When Medical Devices Are Too Good

Sprinter Oscar Pistorius, of South Africa, is set to become the first double amputee to run in the Olympics, but his path to the games has been rife with controversy. Even now, just a couple of days before the opening ceremony, debate about whether he should be able to compete rages on.

At the heart of the controversy are the two Flex-Foot Cheetah prosthetics that Pistorius will use to compete. A 2007 German study found that the devices give him an unfair advantage over his competitors, leading the International Association of Athletic Federations (IAAF) to ban him from competing in the Olympics. But with the help of a lawyer, Pistorius proved that the study was flawed.

A second study, conducted at Rice University, found that Pistorius uses oxygen the same as other runners, although he moves differently because of his prosthetics. Based on those findings, the Court of Arbitration for Sport in Switzerland reversed the IAAF's decision, opening the door for Pistorius to run in the Beijing games. However, his time was not good enough to qualify for the 2008 Olympics.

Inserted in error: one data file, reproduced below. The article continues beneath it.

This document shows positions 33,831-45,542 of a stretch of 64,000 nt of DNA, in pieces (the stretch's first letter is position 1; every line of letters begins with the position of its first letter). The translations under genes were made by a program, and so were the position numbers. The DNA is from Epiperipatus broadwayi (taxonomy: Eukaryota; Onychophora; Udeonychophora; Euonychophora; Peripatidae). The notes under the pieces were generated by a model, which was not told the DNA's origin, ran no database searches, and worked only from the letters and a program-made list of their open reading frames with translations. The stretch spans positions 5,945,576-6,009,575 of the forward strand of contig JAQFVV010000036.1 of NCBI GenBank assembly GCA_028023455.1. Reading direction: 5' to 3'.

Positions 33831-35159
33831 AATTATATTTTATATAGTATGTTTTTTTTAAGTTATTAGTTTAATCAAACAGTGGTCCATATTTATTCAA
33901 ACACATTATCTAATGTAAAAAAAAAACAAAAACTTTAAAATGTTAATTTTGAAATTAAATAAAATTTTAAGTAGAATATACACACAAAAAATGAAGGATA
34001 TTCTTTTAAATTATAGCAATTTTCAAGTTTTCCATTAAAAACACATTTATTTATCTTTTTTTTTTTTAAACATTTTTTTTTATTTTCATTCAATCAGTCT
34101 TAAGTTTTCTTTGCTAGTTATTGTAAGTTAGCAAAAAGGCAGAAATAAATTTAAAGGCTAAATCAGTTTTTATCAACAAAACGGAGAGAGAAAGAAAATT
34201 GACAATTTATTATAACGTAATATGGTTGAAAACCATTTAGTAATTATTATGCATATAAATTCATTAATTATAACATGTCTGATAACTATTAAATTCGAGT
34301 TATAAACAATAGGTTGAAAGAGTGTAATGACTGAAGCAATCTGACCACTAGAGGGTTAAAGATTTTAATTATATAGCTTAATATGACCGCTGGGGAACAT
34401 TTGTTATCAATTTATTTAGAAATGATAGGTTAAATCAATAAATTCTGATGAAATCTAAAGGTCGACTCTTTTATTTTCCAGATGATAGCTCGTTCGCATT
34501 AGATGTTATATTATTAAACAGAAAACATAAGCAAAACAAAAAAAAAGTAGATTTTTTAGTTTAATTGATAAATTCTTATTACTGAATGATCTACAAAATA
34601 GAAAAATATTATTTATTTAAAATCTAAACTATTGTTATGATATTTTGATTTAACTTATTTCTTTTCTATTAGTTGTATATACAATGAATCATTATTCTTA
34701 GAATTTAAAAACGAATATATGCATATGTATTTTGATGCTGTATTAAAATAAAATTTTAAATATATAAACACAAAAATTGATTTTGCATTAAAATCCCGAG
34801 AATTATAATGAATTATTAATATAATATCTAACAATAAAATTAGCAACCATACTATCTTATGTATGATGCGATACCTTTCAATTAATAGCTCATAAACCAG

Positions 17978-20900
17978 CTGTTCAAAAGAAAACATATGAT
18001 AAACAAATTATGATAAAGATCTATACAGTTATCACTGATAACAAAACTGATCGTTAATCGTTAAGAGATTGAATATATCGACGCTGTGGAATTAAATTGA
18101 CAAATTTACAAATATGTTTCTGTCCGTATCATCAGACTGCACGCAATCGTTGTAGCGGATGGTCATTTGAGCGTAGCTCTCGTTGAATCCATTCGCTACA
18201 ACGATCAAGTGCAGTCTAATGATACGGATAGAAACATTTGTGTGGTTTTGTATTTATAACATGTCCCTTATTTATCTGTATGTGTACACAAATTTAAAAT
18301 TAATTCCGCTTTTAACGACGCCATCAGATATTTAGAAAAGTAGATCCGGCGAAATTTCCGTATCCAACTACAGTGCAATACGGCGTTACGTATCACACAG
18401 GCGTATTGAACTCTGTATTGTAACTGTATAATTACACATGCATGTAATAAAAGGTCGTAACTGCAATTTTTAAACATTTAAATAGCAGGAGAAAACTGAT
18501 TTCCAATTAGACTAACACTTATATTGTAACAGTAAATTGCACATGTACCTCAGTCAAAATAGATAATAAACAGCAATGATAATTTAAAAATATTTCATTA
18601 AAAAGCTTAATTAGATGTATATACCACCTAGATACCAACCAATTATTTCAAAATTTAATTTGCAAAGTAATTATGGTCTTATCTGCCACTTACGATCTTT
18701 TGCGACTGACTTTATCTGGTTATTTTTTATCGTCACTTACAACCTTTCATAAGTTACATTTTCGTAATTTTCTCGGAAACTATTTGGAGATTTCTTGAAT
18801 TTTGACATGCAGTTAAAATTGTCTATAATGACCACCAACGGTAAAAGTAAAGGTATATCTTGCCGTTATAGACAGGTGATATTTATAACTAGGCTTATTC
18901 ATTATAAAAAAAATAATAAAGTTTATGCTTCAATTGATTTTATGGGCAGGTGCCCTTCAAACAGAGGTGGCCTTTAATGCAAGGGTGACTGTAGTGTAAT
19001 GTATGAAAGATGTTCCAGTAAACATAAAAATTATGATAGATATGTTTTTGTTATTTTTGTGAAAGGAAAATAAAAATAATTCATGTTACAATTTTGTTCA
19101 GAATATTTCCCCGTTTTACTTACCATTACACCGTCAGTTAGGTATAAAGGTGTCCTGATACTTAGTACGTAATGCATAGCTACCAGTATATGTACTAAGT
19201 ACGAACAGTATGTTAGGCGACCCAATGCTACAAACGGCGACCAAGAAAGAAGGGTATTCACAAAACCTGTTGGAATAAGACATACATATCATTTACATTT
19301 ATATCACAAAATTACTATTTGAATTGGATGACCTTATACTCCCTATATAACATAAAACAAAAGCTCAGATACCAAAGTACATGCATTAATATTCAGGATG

That changed earlier this month, when the South African Sports Confederation and Olympic Committee announced that Pistorius would compete for the country in the 400 m and 4 x 400 m relay races at this year’s games in London.

Pistorius’s inclusion on the South African team has not ended the controversy. Michael Johnson, the American who holds the 400 m Olympic record, has said he doesn’t believe Pistorius or other runners with prosthetics should be able to compete in the games. As Scientific American reports, even the scientists who conducted the study that enabled him to compete are at odds as to whether he has an advantage over other runners.

Pistorius's 4x 400 m relay team took home the silver medal at last year’s World Championships, but it remains to be seen whether they’ll earn a medal at this year’s Olympics.

One sure winner in all of this is Össur, the maker of Pistorius’s prosthetics. You can’t get much better press than an international debate over whether your prosthetic legs are better than the real things.

 

Jamie Hartford is the associate editor of MD+DI. Follow her on Twitter @readMED.